Nothing has changed. Somewhere
to the right of the living
they still mistake independence
for a virtue, a defensive
indifference, an Eden
of last resort, and now
that the War of 8:15
has broken out in the terminal
we can see dreamcatcher earrings
for what they are: dangerous excess.
All the while, vehicles
sleeker than English
are passing us by, and low wages
are weighing the sins of commerce.
Nothing summons our homeless
like homecoming, its promises
of poor judgement and altruistic display,
so we go on, dull our dystopian luster
with schools of choice, and elect
another one-man humanitarian
disaster, a dollar-scented dollar
for everyone crying their way up
the Grayhound steps or thumbing
a well-loved copy of The Joy
of Looting
. Nothing has changed.
Talking sane to crazy
will still make you crazy
before it makes them sane.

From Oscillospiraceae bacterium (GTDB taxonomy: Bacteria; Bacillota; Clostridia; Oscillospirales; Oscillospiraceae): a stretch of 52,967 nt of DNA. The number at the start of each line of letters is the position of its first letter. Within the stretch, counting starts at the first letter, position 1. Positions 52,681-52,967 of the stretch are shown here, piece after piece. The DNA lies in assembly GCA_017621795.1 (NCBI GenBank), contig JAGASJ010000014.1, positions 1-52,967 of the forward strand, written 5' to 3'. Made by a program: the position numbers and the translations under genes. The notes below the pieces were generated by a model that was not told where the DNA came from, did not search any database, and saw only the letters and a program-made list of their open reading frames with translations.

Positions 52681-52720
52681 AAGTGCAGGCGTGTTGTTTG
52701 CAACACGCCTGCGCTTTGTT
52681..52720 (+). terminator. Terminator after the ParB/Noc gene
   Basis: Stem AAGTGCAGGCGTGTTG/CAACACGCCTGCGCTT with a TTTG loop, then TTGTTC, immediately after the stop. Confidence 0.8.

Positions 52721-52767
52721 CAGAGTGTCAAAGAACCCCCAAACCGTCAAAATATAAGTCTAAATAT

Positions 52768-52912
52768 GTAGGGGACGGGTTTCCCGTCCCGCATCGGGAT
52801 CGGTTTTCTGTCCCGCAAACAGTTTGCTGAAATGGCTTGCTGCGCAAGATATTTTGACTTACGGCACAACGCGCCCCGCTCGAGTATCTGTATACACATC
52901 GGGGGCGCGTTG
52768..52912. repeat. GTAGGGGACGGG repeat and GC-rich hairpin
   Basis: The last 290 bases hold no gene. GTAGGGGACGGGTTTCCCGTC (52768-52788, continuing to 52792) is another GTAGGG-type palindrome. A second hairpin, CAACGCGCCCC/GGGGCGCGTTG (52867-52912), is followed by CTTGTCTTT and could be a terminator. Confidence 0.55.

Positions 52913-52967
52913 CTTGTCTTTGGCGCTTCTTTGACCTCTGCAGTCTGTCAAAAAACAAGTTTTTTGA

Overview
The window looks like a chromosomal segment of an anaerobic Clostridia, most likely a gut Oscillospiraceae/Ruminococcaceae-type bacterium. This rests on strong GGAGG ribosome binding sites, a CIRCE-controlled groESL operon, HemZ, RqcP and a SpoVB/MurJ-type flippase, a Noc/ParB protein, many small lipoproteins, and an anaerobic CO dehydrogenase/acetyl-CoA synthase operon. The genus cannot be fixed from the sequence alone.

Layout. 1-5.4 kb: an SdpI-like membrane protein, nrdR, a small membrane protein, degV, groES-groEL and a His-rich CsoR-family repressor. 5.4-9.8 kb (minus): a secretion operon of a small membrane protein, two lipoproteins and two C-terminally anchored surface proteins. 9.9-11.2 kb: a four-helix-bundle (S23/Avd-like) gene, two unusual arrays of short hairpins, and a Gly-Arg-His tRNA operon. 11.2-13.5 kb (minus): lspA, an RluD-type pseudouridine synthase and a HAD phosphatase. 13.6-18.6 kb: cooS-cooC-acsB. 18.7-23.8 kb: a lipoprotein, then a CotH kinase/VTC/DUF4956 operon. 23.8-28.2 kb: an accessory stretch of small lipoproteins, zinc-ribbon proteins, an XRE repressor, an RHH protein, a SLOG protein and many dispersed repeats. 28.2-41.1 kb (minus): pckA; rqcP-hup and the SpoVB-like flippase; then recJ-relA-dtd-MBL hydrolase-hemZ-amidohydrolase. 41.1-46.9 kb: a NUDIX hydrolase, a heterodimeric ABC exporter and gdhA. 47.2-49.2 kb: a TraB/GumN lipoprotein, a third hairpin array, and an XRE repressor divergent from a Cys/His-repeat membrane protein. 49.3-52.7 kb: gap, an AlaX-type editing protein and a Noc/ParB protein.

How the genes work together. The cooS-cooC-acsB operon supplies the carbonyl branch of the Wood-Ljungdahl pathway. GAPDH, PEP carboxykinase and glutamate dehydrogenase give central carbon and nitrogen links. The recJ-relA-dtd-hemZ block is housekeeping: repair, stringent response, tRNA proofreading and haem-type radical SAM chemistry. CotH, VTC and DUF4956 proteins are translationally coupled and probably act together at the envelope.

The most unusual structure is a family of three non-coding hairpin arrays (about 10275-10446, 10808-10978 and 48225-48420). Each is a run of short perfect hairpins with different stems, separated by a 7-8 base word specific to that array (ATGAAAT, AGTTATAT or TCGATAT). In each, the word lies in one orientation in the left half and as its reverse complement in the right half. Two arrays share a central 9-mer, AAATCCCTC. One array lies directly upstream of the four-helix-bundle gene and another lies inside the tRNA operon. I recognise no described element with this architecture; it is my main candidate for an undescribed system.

Benjamin Paloff is the author of two poetry collections–And His Orchestra (2015) and The Politics (2011), both from Carnegie Mellon–and of a critical volume, Lost in the Shadow of the Word: Space, Time, and Freedom in Interwar Eastern Europe (Northwestern, 2016). His poems have appeared in The Paris Review, Ploughshares, A Public Space, The New Republic, and elsewhere, and his many translations from Polish, Czech, Russian, and Yiddish include, most recently, Bozena Keff’s On Mother and Fatherland (MadHat, 2017) and Richard Weiner’s The Game for Real (Two Lines, 2015). Twice a fellow of the NEA–in poetry as well as translation–he teaches at the University of Michigan.